In recent years, the pattern of Vancouver’s development – specifically in neighbourhoods like Yaletown and Coal Harbour – has been called “Vancouverism”. Defined by tall glass towers on townhouse podiums (which provide a human-scale street front) and public spaces (rather than backyards for people to run and play in), it is a style of urban planning that has been extraordinarily successful in creating liveable inner city neighbourhoods. The irony, however, is that despite “Vancouverism” putting our city on the map as a model urban environment, a majority of our living space looks nothing like this. Try as we might to project an image of our city as one of glass, we are still, unfortunately, also one of ugliness. The Vancouver Special springs to mind. And what to do about them is the next question, since the neighbourhoods they are found in are now on the frontlines of densification. But is the rest of Vancouver really ready for Vancouverism?
I ask this question because I was rather distressed reading the recent comments by former mayor Sam Sullivan about his vision for the future of our city. It’s death to Jane Jacobs, apparently. According to him, towers are the answer, towers in every corner, from Kitsilano to Marpole to Dunbar. If our population were about eight times what is right now, I might have to agree with him. But it’s not, and it won’t be for a long long time, if ever. We need to densify outside the downtown core, certainly, but diversity in architectural styles and planning always makes for more interesting places, and to throw her and her legacy under the bus, or to use Sullivan’s words, “bury Jane Jacobs under concrete”, is a mistake. Jacobs was not anti-density. She simply believed that historical preservation coupled with slower growth infill was the best way to move forward.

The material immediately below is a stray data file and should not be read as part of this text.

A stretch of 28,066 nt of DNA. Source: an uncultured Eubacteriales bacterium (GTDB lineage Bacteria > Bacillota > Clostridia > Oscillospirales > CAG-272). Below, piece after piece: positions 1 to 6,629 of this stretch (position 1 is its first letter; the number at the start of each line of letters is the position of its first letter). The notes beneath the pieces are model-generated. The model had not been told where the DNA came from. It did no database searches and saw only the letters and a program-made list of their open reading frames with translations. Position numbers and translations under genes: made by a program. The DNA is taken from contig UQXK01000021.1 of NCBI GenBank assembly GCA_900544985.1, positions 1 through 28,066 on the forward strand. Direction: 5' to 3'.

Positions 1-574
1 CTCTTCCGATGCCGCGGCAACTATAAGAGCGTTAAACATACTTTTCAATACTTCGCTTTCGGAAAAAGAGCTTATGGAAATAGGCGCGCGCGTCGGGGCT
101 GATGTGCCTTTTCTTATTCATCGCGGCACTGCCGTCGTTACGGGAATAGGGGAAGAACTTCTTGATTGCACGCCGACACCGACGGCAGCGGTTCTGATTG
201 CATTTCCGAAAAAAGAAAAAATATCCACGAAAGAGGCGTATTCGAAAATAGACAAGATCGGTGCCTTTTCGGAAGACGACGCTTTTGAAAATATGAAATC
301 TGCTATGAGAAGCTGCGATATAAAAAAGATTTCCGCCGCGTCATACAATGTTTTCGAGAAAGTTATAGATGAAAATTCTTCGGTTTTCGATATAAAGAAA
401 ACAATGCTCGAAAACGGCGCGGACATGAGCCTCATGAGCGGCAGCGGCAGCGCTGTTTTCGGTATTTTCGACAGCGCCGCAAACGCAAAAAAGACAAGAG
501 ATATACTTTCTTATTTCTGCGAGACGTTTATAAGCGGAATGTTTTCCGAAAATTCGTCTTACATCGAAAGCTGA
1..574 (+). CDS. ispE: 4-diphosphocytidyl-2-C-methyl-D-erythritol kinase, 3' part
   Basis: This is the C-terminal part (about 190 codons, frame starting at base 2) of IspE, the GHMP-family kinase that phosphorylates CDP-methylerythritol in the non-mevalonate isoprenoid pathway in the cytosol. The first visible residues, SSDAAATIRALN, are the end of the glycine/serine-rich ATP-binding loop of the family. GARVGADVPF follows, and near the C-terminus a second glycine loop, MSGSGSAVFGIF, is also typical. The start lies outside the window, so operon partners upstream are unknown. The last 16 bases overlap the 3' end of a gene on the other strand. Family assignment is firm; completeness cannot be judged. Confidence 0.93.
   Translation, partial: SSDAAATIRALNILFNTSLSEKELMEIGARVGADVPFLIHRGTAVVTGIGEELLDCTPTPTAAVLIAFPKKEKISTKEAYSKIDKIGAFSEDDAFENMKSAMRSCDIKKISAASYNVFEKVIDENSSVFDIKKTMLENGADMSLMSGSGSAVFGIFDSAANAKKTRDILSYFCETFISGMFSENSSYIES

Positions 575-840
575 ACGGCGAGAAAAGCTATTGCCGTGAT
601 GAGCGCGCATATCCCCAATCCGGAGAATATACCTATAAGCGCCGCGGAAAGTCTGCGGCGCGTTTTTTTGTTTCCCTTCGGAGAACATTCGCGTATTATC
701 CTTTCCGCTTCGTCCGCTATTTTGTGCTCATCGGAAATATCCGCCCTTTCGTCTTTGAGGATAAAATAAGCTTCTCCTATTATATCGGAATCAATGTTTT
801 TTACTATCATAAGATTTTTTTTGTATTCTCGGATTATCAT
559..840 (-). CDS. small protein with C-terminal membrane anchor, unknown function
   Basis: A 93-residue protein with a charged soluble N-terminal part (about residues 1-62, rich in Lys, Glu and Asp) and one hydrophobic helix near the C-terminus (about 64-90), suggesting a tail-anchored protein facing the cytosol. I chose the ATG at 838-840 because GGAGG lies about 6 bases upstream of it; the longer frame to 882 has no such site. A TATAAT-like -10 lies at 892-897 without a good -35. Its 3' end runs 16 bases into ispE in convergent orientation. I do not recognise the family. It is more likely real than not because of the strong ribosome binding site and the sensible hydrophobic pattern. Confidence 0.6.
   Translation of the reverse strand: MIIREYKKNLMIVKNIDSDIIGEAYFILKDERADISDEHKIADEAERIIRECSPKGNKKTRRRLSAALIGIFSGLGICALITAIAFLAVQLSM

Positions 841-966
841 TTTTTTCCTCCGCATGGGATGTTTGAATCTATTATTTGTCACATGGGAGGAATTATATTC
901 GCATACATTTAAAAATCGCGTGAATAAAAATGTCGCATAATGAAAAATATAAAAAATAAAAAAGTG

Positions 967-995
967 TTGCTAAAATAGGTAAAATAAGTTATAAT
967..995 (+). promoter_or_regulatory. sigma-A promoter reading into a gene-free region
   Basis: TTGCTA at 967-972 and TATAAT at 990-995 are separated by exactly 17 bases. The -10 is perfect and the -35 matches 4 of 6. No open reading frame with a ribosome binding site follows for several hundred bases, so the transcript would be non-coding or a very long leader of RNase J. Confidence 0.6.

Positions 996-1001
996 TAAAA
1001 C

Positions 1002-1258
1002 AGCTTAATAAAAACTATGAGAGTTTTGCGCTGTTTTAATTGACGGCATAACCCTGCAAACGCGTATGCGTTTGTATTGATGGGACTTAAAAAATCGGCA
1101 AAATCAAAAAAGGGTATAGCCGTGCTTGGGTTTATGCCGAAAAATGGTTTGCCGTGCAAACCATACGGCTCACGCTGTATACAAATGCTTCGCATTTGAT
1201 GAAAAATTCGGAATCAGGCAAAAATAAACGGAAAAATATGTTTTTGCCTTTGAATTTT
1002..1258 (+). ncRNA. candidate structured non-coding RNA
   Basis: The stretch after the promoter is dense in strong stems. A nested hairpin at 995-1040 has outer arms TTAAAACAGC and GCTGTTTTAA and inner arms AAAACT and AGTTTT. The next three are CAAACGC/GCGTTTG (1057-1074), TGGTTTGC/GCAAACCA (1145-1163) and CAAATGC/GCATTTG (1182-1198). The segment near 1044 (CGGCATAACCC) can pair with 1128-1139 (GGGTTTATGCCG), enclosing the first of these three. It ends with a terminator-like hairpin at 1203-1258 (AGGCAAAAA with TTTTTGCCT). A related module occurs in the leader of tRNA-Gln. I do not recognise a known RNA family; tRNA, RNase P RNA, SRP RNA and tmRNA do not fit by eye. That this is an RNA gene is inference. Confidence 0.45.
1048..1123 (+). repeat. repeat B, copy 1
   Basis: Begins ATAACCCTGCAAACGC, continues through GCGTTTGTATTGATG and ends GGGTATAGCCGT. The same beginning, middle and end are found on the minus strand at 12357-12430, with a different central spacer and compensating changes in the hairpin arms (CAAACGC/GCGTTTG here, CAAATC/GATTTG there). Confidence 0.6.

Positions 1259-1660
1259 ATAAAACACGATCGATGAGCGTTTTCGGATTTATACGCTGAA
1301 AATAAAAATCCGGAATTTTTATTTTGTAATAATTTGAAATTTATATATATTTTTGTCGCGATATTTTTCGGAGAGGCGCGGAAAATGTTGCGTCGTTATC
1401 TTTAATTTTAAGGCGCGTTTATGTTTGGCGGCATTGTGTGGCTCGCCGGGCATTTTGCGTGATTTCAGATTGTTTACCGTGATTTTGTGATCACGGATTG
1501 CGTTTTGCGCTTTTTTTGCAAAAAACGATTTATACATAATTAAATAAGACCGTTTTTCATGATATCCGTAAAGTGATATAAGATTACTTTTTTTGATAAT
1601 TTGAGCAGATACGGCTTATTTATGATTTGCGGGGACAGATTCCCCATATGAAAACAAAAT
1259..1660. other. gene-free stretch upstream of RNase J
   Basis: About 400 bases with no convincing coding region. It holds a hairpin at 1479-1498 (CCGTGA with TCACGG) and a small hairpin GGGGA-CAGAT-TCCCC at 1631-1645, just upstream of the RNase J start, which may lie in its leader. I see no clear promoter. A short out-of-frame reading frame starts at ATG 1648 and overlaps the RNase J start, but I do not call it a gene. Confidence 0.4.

Let me begin by stating that I am not a NIMBY. I actually like towers. I love the canyons of downtown Vancouver, the lights high in the night sky, and the fact that so there are so many people living there who use public parks and the seawall as their main sources of outdoor recreation. I believe that towers work extremely well within the fabric of downtown, and could also be applied to great effect at transit nodes all along the Canada, Millennium and Expo Lines. But is this the only model for densification in the city of Vancouver? No! This isn’t even Manhattan’s model, as the densest borough of the densest city in North America. While skyscrapers are the major feature of its skyline, many of its neighbourhoods, like Greenwich Village (which Jacobs herself fought to protect) exist on a much more human scale. And while some might argue that the preservation of smaller scale historic neighbourhoods has actually resulted in higher rents in Manhattan, it’s important to remember that Harlem and Washington Heights are not dominated by high rises either. What makes Manhattan such a fantastic urban environment is that it achieves high density, but density in varying forms, ones which provide many options for many different styles of living. This is something that Vancouver really has yet to embrace.
When it comes to the density debate, Vancouver’s biggest problem is that we are truly a city divided – divided between tall towers and single family homes. Only a few neighbourhoods (Kitsilano, Marpole, False Creek, South Granville and Strathcona, for example) can really be described as occupying a middle ground in terms of housing stock. Even Commercial Drive and Mount Pleasant, arguably the “hippest” parts of the city, are dominated by single family homes. That means that the majority of their moustache wearing, fixed gear riding, pot smoking denizens are bound to be living in those most depressing of Vancouver dwellings: basement suites. But why does it have to be this way? Read more